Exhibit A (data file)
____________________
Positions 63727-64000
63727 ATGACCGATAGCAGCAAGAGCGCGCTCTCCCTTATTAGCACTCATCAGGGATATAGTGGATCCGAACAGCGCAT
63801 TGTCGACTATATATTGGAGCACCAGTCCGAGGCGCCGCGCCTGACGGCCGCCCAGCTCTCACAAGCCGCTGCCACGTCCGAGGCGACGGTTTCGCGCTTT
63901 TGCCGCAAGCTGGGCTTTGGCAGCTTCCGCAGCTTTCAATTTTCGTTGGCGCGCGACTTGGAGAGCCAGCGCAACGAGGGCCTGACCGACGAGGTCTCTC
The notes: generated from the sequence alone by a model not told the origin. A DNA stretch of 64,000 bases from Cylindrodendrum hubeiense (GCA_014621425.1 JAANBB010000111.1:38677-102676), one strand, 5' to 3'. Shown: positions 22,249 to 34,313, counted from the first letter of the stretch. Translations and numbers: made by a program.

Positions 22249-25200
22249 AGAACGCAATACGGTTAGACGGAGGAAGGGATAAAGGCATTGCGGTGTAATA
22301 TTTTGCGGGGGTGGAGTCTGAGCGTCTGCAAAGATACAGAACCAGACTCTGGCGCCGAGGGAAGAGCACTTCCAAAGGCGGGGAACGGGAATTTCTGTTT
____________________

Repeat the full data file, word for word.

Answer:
Positions 63727-64000
63727 ATGACCGATAGCAGCAAGAGCGCGCTCTCCCTTATTAGCACTCATCAGGGATATAGTGGATCCGAACAGCGCAT
63801 TGTCGACTATATATTGGAGCACCAGTCCGAGGCGCCGCGCCTGACGGCCGCCCAGCTCTCACAAGCCGCTGCCACGTCCGAGGCGACGGTTTCGCGCTTT
63901 TGCCGCAAGCTGGGCTTTGGCAGCTTCCGCAGCTTTCAATTTTCGTTGGCGCGCGACTTGGAGAGCCAGCGCAACGAGGGCCTGACCGACGAGGTCTCTC
The notes: generated from the sequence alone by a model not told the origin. A DNA stretch of 64,000 bases from Cylindrodendrum hubeiense (GCA_014621425.1 JAANBB010000111.1:38677-102676), one strand, 5' to 3'. Shown: positions 22,249 to 34,313, counted from the first letter of the stretch. Translations and numbers: made by a program.

Positions 22249-25200
22249 AGAACGCAATACGGTTAGACGGAGGAAGGGATAAAGGCATTGCGGTGTAATA
22301 TTTTGCGGGGGTGGAGTCTGAGCGTCTGCAAAGATACAGAACCAGACTCTGGCGCCGAGGGAAGAGCACTTCCAAAGGCGGGGAACGGGAATTTCTGTTT